Allocating unbounded resources to a kubernetes pod

Note: this article assumes that the reader is familiar with Kubernetes and Linux cgroups.

When deploying a pod in a Kubernetes cluster, you normally have 2 choices when it comes to resources allotment:

  • defining CPU/memory resource requests and limits at the pod level
  • defining default CPU/memory requests and limits at the namespace level using a LimitRange

However, what if circumstances allowed you to allocate unbounded resources to your pod? While that would go against the idea of bin-packing pods by using resource bounded cgroups, it could still useful if you ran no other pods that the unbounded one on your node. In that case, wouldn't be interested in protecting your pod against any noisy neighbour, and you'd want it to be able to use all the available node resources.

This (while not strictly documented) can be accomplished by using the following resource limits and requests:

    cpu: 0
    memory: 0
    cpu: 0
    memory: 0

In our case, we also have a defined LimitRange in our namespace, so we want to make sure that our request for unbounded resources does not get overridden by the default values.

$ kubectl describe limitrange my-limit-range
Name:       my-limit-range
Namespace:  default
Type        Resource  Min  Max  Default Request  Default Limit
----        --------  ---  ---  ---------------  -------------
Container   memory    -    -    512Mi            1Gi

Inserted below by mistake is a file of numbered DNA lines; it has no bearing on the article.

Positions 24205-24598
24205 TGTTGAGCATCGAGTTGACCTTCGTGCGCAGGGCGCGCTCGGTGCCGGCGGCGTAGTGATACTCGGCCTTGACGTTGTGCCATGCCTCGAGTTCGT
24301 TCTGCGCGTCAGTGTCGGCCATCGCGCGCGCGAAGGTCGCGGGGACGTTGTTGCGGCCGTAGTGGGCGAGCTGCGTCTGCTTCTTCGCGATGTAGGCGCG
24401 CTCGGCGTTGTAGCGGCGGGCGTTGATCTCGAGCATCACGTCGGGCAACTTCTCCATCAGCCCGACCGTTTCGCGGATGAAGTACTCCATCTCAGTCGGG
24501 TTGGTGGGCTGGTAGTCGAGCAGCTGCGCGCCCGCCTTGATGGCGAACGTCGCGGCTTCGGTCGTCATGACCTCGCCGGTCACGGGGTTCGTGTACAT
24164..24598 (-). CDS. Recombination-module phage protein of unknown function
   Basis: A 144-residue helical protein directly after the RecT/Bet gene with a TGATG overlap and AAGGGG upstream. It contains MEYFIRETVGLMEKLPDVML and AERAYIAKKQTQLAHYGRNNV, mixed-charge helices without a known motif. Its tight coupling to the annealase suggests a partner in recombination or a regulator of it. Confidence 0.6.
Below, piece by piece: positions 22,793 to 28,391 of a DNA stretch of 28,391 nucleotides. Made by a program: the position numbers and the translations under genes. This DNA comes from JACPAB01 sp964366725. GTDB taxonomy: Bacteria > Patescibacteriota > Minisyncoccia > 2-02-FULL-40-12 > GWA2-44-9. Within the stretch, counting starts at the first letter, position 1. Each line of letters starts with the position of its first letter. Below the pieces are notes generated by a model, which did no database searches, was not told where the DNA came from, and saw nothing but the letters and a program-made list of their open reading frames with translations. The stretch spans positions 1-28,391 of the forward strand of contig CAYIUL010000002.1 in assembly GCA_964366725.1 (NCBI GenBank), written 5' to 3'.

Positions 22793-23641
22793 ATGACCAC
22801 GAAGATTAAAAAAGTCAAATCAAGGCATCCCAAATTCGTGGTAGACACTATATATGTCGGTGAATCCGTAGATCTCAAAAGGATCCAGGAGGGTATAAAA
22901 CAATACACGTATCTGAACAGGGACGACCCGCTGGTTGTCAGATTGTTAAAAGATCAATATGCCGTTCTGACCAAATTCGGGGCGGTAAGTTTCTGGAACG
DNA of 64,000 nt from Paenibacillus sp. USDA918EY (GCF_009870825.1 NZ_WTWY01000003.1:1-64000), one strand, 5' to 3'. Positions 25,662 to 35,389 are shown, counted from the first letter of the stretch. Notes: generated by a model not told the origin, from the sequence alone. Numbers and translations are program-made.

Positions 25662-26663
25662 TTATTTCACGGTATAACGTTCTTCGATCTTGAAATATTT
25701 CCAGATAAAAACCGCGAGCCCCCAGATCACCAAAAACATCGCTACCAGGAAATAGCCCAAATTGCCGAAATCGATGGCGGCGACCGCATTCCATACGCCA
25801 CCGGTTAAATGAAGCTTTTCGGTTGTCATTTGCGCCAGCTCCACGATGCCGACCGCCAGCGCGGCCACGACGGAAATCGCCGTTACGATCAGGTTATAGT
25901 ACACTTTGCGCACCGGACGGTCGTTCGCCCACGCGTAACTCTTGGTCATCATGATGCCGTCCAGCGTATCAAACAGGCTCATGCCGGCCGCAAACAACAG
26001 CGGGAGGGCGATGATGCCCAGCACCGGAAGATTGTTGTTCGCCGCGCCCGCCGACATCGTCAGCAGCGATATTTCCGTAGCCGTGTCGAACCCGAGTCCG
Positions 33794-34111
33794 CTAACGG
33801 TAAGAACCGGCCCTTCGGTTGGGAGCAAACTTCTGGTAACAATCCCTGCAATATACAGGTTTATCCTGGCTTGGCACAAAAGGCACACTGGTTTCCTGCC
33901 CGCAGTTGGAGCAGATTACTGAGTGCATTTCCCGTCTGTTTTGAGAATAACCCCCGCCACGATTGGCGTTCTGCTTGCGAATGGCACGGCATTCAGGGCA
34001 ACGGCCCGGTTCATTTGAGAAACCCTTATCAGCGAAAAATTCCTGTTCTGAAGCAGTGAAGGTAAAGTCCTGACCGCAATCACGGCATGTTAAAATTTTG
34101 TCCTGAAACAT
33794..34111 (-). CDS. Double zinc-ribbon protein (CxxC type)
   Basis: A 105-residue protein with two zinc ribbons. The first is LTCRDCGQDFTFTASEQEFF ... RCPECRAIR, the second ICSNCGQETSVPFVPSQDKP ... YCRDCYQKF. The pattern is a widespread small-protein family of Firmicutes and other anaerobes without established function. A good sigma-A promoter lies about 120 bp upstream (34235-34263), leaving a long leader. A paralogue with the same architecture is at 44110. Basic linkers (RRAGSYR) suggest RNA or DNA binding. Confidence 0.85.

Container   cpu       -    -    500m             1

$ kubectl get pod my-pod -o jsonpath='{.spec.containers[0].resources}'
map[limits:map[cpu:0 memory:0] requests:map[cpu:0 memory:0]]

It seems that the LimitRange has not overridden our request. However, we see a different picture when we inspect the node running our pod:

$ kubectl get pod my-pod -o jsonpath='{.spec.nodeName}'
$ kubectl describe node my-node
Non-terminated Pods:         (6 in total)
  Namespace    Name     CPU Requests  CPU Limits  Memory Requests  Memory Limits
  ---------    ----     ------------  ----------  ---------------  -------------
  datadog      my-pod   500m (13%)    1 (26%)     512Mi (2%)       1Gi (4%)

Who should we believe? When different parts of the control plane disagree on the resource allotment, there's really one place to get the truth from: the container cgroup itself.

To do so, we need to exec into the pod, and inspect the CPU quota and memory limit values.

$ kubectl exec -it my-pod
user@my-pod:/$ cat /sys/fs/cgroup/cpu/cpu.cfs_quota_us

As detailed on the Linux kernel documentation, or the Red Hat documentation portal

A value of -1 for cpu.cfs_quota_us indicates that the group does not have any bandwidth restriction in place, such a group is described as an unconstrained bandwidth group. This represents the traditional work-conserving behavior for CFS.

Now, the memory.

user@my-pod:/$ cat /sys/fs/cgroup/memory/memory.limit_in_bytes

That looks odd. This would indicate that the process has a limit of ... 8191TB of memory!

Digging a bit further, we learn that 9223372036854771712 is a kind of "magic" number in the memory management layer of the kernel, meaning that the process gets unbounded memory.


Looking at the cgroup itself showed that a value of 0 for cpu/memory requests/limits is not intercepted by the LimitRange in place, and is translated to an unbounded cgroup in the end. It also showed that the pod resource requests and limits reported at the node level are inaccurate.